The department says it has already spent £72,000 on the Factory Girls project; £50,000 of this went on fabricating the artwork, while the artist’s fees and expenses accounted for another £20,000.
A spokesperson stated that the DSD would fund the artist’s design fees if it could establish that planning permission could be secured for the overall redevelopment proposal at Harbour Square. But it could not guarantee extra money without a robust estimate and analysis of the project cost. If the artist’s total costs exceeded £135,000, a special case would have to be made to senior management, in accordance with government-accounting rules.
In April, Walsh officially withdrew from the project, although she continued to correspond indirectly with the DSD via Derry City Council. She refused a DSD request to rework her concept drawings for submission to a pre-application discussion with planners.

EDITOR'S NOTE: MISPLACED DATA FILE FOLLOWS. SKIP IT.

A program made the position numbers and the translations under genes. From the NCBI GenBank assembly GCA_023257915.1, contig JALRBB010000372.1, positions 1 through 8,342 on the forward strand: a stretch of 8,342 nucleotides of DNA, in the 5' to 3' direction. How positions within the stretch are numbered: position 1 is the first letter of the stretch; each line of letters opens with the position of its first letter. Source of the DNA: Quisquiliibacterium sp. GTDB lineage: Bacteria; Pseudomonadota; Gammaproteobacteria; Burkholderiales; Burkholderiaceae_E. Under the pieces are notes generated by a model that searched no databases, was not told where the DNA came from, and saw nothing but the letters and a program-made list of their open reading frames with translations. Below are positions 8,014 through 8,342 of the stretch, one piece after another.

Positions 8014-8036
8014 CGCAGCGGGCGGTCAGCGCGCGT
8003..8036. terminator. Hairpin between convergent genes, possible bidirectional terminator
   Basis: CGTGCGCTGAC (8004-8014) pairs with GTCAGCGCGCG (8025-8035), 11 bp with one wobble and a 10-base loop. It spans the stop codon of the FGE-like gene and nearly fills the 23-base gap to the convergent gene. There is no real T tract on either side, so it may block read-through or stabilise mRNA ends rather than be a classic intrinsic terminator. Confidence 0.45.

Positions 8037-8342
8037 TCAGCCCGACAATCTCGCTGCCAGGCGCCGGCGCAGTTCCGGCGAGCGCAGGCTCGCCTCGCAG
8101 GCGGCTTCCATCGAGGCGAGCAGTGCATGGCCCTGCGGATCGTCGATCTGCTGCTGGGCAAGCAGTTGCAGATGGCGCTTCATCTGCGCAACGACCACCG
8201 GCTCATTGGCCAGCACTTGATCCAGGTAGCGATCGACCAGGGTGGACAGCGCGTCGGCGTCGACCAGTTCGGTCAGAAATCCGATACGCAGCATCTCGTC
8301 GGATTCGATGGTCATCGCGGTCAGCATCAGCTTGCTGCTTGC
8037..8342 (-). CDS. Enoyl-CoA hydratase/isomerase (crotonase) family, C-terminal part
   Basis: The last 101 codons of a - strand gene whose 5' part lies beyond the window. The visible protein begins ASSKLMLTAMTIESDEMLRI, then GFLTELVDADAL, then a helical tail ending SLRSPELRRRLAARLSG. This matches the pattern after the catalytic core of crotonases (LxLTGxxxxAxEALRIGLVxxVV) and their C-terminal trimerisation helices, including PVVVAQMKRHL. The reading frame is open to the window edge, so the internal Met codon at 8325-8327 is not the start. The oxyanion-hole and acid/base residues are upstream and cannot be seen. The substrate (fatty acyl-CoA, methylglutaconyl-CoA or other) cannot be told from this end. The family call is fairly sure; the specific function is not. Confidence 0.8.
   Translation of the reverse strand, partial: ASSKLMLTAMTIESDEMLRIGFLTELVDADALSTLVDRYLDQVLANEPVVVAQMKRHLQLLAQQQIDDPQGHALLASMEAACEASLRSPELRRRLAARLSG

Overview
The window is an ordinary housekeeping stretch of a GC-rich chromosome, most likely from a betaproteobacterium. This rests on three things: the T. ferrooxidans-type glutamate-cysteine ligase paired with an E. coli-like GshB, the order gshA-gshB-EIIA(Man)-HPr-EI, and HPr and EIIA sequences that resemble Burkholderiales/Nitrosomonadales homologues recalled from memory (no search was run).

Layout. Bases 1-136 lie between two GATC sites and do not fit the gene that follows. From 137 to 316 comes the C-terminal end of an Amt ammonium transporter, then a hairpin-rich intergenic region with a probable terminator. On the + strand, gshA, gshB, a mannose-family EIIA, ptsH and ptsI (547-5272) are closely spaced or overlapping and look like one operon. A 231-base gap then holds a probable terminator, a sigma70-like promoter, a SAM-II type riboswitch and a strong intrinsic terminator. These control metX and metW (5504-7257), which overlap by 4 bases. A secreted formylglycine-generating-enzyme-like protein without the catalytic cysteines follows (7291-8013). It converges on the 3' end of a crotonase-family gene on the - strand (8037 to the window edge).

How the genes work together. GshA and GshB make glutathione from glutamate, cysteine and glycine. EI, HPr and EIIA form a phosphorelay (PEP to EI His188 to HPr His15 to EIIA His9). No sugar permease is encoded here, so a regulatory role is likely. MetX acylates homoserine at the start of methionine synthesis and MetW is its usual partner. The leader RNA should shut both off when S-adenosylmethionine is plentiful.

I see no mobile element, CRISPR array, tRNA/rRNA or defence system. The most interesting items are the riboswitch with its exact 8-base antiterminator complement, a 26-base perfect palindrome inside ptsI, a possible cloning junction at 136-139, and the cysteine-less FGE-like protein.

“To make the proposal to the level the DSD wanted needed money. They weren’t coming up with it. What I’m saying is, ‘Let’s talk when you’ve got a budget to make this piece. If you don’t have a budget, stop torturing me.’”
Last month, however, Walsh allowed her drawings to be put forward for consideration, without doing any more work on them. The DSD says that at a meeting on June 25th, the planners requested further design work before they could reach a decision.
Walsh says she feels “battered” by the process and is adamant that she won’t commit any more effort or time without a guarantee that funding would be available to see the project through.
“Work like this needs generosity and magic. It needs people saying, ‘C’mon, we’ll get it made. Let’s try this, let’s try that.’ Instead, it’s been negative. Like pulling teeth. Whether it’s government agencies, DSD, city council or planning – there’s a lack of cohesion. There’s a culture running through our institutions that is obstructive, rather than conducive to getting good things done.”